The Classroom Energy Diet Challenge
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Energy Educators of the Year

by Sara Black

28 May 2015


This year the Classroom Energy Diet Challenge saw hard-working educators from across the country compete with their classrooms to save the most energy and get the most points. With many applications submitted for the Energy Educator of the Year Award, choosing regional winners was no easy task. Here are this year’s winners:

Atlantic: Mark Slack

Mark Slack is a grade 4 teacher from Garden Creek School in Fredericton, N.B whose class completed all 25 challenges and participated in the Video Contest this year. He promoted energy awareness throughout his school and community including leading a student workshop at the local food bank where students learned the importance about local farming.

His take on energy literacy: “Energy literacy goes beyond just being aware of energy related issues. It also involves taking action to improve our world and coming up with solutions to the world’s energy issues. It about not only educating ourselves but those around us.” 

Central: Nancy Gillis

Nancy Gillis is a grade 3/4 teacher at Cresthaven Public School in North York, Ont. She is her school’s Position of Responsibility, which makes her in charge of promoting eco-literacy. Gillis has worked with the student eco committee to help develop a film on the Line 9 Oil Pipeline, which was showcased at the United Nations World Environment Day Student Film Festival and was a runner-up for the KidsCan Press Award. In addition to providing guidance for energy issues, she has also created a variety of energy-saving initiatives and helped the school achieve Platinum Level Eco status through the Ontario Eco Schools program.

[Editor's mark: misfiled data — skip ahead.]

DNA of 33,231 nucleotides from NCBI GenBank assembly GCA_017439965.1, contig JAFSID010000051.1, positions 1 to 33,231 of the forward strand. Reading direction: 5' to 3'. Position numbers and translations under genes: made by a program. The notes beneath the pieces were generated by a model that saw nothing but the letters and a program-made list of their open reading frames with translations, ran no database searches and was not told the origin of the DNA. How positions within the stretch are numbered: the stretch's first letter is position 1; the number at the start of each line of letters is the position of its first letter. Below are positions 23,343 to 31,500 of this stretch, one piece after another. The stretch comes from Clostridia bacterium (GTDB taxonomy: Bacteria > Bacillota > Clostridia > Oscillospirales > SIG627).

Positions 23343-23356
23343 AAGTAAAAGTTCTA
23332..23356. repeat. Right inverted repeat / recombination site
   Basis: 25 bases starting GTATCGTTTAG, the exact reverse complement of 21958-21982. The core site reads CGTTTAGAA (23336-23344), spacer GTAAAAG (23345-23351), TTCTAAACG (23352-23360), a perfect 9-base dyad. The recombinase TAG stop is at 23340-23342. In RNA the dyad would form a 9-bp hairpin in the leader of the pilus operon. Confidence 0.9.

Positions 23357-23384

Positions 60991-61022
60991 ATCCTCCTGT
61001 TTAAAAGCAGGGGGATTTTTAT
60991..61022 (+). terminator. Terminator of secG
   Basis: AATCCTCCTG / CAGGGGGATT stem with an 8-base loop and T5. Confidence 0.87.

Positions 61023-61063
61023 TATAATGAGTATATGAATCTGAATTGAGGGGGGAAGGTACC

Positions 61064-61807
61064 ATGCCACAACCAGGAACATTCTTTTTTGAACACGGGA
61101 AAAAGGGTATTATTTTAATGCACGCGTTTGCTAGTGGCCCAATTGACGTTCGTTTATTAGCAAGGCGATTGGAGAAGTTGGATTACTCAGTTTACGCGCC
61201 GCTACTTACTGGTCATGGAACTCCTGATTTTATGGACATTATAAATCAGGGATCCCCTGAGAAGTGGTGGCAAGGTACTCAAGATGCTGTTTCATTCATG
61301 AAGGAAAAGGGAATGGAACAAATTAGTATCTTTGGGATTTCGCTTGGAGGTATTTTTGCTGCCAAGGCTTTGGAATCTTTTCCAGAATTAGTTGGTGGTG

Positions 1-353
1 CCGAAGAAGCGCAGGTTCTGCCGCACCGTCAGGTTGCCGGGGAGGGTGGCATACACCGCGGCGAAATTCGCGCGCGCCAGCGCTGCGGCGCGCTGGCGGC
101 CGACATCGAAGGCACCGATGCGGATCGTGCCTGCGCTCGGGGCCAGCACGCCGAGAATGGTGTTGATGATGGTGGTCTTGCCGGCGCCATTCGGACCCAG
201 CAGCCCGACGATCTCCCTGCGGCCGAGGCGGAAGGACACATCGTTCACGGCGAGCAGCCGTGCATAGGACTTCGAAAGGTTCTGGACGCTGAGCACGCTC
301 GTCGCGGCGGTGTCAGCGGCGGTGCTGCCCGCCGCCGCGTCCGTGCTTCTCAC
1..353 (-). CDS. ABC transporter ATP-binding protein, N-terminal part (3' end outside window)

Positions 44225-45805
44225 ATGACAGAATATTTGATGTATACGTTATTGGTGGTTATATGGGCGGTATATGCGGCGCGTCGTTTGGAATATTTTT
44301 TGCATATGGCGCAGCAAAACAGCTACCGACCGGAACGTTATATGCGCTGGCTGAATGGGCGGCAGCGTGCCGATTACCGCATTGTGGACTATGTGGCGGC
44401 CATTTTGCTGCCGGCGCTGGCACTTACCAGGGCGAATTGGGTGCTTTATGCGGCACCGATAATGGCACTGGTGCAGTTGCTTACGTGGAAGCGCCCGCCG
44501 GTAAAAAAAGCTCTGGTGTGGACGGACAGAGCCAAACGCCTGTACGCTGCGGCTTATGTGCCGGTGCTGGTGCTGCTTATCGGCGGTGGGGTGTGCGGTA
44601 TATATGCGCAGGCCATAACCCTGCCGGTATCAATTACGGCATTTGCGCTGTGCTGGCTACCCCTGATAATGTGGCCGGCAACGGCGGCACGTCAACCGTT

What others had to say about her: “She believes the environment is a priority for each of us and she communicates this belief in a way that connects with her intended audience…She knows it is through engagement that [positive] change can and will come…”

 

Pacific: Paul Stinson

Paul  Stinson is a grade 5 teacher from Davidson School in Davidson, Sask. For the past three years, he has been an active participant in the Classroom Energy Diet Challenge. He has encouraged his school to compost, become aware of their energy-using habits and develop informed global citizens. He has incorporated numerous energy awareness initiatives including ‘take me outside day’, ‘communities in bloom’ and ‘walk for water.’ Additionally, he encourages students to take leadership roles and share the importance of energy literacy throughout the community.

Outside of school: Paul Stinson’s own home and acreage uses a combination of environmentally-friendly technologies aimed at reducing his personal carbon footprint. This includes solar panels on his home, growing local food (e.g., garden, orchard, bees, chickens) and building his home in an energy-efficient manner (e.g., composting toilets, local building materials, straw bale walls).


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